Our lives are a repeating cycle of feverish work and long-term travel. Since returning to the USA in 2013 it has taken us three years of double shifts, penny-pinching, and austerity to be ready to travel again – but that time has finally come. I’m writing this from a guesthouse in Quito, Ecuador. Last week…

Frank Ball and a restored 1915 Ford Model T
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Motor Transport Museum

About a month ago I stumbled upon the Motor Transport Museum while in Campo, CA. It was love at first sight. A former mill tower rises to nearly 100′ and makes the museum a landmark. The mill is surrounded by wonderfully aged vehicles dating back to the 1800’s. Inside there are a dozen restoration projects underway….

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Jordan – the Red Desert

My first impressions of the middle east were formed in Jordan. In April of 2013 Val and I landed in Amman, Jordan’s largest city. We weren’t sure what to expect.  Tremendous hospitality, rich history, and dramatic landscapes are wheat we found there. The kindness of the people is what immediately comes to mind when I…

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The state of Punjab in Northwest of India is the vibrant homeland of the Sikh religion. In the city of Amritsar stand’s the Golden Temple, the beating heart of the Sikh people. It is not only their most sacred site but also one of the world’s great centers of religious tolerance – a rare and…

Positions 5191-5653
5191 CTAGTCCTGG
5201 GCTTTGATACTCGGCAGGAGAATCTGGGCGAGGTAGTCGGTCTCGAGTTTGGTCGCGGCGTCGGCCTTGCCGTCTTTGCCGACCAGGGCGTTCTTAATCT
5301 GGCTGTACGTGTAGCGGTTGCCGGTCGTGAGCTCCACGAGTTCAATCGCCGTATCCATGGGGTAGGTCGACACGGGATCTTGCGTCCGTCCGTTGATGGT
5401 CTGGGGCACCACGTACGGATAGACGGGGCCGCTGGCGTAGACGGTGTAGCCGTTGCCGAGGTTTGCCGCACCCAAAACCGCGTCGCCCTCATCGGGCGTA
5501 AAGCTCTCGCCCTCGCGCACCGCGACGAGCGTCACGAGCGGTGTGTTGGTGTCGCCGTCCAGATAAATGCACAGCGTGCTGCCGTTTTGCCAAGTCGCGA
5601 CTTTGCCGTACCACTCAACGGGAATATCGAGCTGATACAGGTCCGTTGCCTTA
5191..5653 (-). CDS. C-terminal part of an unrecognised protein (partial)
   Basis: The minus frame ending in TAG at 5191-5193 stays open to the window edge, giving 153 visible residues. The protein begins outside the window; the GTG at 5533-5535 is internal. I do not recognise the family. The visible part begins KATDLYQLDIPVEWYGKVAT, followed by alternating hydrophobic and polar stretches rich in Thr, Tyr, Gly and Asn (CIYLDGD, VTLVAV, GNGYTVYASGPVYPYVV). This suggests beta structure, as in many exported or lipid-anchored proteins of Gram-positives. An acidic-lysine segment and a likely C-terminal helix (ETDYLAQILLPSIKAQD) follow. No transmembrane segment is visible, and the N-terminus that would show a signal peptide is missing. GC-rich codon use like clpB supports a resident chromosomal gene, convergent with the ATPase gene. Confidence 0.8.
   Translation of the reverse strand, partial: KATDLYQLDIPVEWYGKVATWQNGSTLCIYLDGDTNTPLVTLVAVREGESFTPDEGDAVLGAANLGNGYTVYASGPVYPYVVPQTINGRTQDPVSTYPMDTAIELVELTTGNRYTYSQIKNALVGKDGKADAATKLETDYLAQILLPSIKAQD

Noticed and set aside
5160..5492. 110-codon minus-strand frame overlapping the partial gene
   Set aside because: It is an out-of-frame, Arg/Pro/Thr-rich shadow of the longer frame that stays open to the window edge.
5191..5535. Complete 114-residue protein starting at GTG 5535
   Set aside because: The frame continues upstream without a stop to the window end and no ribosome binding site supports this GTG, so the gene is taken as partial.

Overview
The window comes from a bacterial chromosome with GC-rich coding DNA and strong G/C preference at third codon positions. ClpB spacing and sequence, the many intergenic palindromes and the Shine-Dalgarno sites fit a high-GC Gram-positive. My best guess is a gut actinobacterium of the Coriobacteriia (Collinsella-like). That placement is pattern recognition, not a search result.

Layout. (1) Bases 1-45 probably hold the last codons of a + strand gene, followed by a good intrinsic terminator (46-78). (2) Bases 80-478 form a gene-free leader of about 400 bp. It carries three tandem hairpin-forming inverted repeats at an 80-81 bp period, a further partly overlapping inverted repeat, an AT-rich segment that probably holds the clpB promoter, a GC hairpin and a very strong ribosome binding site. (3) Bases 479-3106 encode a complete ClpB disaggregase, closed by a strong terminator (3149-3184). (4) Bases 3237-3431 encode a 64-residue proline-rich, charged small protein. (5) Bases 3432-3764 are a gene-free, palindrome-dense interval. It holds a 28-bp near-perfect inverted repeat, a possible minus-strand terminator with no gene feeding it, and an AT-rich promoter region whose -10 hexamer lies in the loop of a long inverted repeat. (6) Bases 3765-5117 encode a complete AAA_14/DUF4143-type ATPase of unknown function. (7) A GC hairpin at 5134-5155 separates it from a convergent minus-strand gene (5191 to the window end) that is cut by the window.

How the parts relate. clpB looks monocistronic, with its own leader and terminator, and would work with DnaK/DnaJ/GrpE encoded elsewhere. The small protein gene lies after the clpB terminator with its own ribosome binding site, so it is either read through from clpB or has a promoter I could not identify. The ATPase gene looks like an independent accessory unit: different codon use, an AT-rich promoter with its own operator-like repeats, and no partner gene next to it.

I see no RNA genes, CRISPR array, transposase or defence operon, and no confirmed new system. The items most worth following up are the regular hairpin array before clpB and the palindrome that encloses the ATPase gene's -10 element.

Love it or hate it Delhi has everything. It contains some of India´s most impressive architecture and offers a dazzling array of food, art, religious, and cultural variety. Knowing we would need a place to decompress each day we put a lot of effort into finding a good room. We spent hours but were richly…


North Central India is plagued by heavy fog in winter. Apparently, Indra, the Hindu god of weather, forgot about our travel plans and sent an extra heavy curtain just as we wanted to go to Agra. Our train was canceled giving us a chance to sample long distance bus travel in India. True to form…


Valerie and I travel for extended periods. Time is a valuable and we choose to spend ours traveling. Most people either have time or money but not both, sadly we are no exception.  We go to amazing places but always on a restricted budget, which can be quite challenging. The most unfortunate aspect of this…


India is overflowing with legendary sights. The erotic temples of Khajuraho are no exception. They appear like a mirage out of the scrub brush, dust, and stunted trees of the arid plane. The audacity and lewdness of what the carving depict the temples is offset by the incredible quality of their craftsmanship and starkly contrasted…


The Ganges is India´s most sacred river and most important pilgrimage. To Hindus dying here guarantees transcendence from the cycle or reincarnation and a direct path to heaven, all sins washed away. Cremation on its banks, even simply spreading ashes in its waters, is auspicious and believed to bring salvation to the departed. Varanasi, perhaps…

Destination India